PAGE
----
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Screwjack just gets weirder with its second offering, "Death of a Poet". As Thompson describes this trailer-park confrontation with the dark side of a deservingly doomed friend: "Whoops, I thought. Welcome to the night train."
The heart of the collection lies in its final, title piece, an unnaturally poignant love story. What makes the romantic tale "Screwjack" so touching, for all its queerness, is the aching melancholy in its depiction of the modern man's burden: that "we are doomed. Mama has gone off to Real Estate School...and after that maybe even to Law School. We will never see her again."
Ostensibly written by Raoul Duke, "Screwjack" begins with an editor's note explaining of Thompson's alter ego that "the first few lines contain no warning of the madness and fear and lust that came more and more to plague him and dominate his life...." "I am guilty, Lord," Thompson writes, "but I am also a lover - and I am one of your best people, as you know; and yea tho I have walked in many strange shadows and acted crazy from time to time and even drooled on many High Priests, I have not been an embarrassment to you...."
Nor has Hunter S. Thompson been to American literature. Quite the contrary: What the legendary Gonzo journalist proves with Screwjack is just how brilliant a prose stylist he really is, amid all the hilarity. As Thompson puts it in his introduction, the three stories here "build like Bolero to a faster & wilder climax that will drag the reader relentlessly up a hill, & then drop him off a cliff....That is the Desired Effect".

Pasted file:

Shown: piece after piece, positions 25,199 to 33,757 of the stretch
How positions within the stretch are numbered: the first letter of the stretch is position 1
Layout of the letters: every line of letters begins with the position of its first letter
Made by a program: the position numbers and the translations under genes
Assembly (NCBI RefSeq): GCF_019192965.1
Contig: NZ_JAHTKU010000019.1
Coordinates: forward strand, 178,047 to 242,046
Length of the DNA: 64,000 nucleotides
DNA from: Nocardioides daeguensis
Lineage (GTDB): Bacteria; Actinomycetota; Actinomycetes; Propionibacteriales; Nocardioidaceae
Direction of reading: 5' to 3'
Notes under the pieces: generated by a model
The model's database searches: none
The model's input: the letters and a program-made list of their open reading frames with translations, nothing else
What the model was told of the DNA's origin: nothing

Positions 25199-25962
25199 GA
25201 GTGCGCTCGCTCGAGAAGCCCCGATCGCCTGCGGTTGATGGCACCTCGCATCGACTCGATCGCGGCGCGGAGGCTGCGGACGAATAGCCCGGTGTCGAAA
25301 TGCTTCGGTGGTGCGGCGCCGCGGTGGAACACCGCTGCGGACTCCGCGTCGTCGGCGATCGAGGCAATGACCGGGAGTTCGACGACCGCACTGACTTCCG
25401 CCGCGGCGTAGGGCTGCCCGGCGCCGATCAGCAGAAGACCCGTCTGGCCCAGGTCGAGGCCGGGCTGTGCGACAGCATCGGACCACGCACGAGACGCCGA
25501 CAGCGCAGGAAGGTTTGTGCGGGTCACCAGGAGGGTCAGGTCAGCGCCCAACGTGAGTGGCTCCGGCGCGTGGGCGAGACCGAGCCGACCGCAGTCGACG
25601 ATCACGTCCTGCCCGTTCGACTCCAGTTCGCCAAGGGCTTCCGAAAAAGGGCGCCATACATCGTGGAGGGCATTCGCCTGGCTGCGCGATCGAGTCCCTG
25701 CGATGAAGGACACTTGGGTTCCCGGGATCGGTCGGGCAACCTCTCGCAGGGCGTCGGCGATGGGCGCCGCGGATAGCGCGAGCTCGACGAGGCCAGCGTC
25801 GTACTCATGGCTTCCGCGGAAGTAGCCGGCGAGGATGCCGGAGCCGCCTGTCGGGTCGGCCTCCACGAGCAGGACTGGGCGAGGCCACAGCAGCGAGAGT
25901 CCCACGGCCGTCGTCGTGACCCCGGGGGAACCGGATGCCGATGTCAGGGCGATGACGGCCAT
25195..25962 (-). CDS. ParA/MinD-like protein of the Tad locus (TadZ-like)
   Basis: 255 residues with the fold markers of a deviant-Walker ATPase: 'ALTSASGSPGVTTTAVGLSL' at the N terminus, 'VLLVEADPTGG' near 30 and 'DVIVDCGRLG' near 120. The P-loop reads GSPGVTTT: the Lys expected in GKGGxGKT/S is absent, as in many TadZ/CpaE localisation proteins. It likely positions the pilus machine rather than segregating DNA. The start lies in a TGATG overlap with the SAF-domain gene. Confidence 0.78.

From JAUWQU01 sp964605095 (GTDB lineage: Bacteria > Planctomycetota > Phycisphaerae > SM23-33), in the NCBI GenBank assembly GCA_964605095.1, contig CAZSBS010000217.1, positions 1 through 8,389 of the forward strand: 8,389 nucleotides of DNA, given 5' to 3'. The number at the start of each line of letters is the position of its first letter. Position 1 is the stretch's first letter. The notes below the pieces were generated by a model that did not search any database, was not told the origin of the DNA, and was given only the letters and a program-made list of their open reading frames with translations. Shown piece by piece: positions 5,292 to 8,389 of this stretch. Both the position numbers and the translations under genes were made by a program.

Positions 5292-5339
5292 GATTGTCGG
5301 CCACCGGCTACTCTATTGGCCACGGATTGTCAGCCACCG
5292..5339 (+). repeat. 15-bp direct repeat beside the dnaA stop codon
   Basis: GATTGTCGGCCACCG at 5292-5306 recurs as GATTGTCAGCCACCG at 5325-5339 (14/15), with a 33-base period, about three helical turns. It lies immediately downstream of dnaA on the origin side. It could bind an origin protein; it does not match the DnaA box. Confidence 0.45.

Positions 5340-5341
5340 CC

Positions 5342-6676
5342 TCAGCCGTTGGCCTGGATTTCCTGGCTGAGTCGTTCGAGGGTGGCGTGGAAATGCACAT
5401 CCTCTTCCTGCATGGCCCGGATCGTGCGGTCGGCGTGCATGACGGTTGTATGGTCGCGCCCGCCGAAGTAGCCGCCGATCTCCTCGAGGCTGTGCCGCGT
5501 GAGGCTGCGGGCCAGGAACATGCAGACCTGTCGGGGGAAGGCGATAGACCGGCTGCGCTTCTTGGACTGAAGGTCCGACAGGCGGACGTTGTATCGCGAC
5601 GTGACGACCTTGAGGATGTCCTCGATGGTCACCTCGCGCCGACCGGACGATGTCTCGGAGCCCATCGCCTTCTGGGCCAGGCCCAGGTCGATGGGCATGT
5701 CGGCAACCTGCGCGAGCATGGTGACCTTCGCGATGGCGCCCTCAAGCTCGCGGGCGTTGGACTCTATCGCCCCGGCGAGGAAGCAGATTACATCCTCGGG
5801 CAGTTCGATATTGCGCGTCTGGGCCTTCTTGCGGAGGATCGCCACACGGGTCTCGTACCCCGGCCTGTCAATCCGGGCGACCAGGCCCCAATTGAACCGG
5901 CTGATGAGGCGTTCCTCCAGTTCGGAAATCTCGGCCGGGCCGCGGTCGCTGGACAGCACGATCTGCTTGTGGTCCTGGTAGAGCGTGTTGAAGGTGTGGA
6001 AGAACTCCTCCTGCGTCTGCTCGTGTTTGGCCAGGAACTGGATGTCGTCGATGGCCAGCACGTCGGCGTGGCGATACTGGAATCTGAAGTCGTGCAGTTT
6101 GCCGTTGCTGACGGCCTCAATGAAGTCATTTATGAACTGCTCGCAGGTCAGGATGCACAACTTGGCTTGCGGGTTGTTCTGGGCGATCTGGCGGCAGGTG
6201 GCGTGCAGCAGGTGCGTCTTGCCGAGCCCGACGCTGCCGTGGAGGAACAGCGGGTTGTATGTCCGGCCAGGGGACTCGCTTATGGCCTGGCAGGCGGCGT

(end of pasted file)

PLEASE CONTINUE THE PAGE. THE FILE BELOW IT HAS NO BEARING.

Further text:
Customer ReviewsMost Helpful
By Michelle Dossey on 05-17-17
Better to read it
What disappointed you about Screwjack?
The writing does not translate well in to dialogue. Most of the book is written as a stream of consciousness and because of this it can be difficult to keep track of what is being talked about. It's also possible that tone and inflection were not carried well by the narrator.
Has Screwjack turned you off from other books in this genre?
No, I think the book is fine as a book. Read it instead.
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